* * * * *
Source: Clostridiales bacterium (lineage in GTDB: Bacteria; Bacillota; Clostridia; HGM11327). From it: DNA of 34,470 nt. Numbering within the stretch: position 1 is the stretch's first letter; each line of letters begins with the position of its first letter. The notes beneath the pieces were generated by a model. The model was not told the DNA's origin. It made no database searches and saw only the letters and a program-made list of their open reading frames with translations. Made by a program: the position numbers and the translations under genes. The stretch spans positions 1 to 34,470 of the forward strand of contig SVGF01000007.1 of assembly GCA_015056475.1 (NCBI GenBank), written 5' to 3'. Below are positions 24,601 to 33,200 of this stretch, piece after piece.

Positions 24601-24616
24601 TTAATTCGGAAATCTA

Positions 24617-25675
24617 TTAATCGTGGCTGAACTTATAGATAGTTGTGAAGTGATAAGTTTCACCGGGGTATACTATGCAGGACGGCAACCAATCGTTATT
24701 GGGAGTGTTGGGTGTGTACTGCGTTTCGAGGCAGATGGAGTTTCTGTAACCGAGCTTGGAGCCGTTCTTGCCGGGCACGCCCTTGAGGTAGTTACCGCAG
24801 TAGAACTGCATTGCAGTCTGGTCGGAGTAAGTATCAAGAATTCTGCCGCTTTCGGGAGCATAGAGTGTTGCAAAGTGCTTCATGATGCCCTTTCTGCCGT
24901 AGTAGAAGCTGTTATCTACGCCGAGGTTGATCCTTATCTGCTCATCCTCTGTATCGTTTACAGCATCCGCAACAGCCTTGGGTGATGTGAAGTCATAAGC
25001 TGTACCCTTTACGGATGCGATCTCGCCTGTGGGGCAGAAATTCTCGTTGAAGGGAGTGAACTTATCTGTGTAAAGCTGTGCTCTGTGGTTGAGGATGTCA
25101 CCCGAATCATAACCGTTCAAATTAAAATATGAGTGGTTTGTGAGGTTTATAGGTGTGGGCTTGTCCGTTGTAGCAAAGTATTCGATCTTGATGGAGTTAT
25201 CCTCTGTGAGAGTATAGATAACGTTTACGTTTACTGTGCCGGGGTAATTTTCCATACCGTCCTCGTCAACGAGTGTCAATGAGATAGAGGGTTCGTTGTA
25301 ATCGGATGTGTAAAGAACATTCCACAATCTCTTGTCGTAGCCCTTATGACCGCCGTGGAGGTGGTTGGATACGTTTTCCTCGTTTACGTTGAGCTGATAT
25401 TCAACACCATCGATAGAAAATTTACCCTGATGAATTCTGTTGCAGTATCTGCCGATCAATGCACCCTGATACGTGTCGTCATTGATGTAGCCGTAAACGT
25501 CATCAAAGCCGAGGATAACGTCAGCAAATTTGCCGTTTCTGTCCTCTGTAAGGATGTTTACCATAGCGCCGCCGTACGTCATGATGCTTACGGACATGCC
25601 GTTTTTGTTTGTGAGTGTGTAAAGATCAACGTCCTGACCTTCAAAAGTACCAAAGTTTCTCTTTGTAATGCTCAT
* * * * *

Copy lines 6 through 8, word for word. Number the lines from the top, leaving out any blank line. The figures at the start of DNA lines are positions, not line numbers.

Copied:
24701 GGGAGTGTTGGGTGTGTACTGCGTTTCGAGGCAGATGGAGTTTCTGTAACCGAGCTTGGAGCCGTTCTTGCCGGGCACGCCCTTGAGGTAGTTACCGCAG
24801 TAGAACTGCATTGCAGTCTGGTCGGAGTAAGTATCAAGAATTCTGCCGCTTTCGGGAGCATAGAGTGTTGCAAAGTGCTTCATGATGCCCTTTCTGCCGT
24901 AGTAGAAGCTGTTATCTACGCCGAGGTTGATCCTTATCTGCTCATCCTCTGTATCGTTTACAGCATCCGCAACAGCCTTGGGTGATGTGAAGTCATAAGC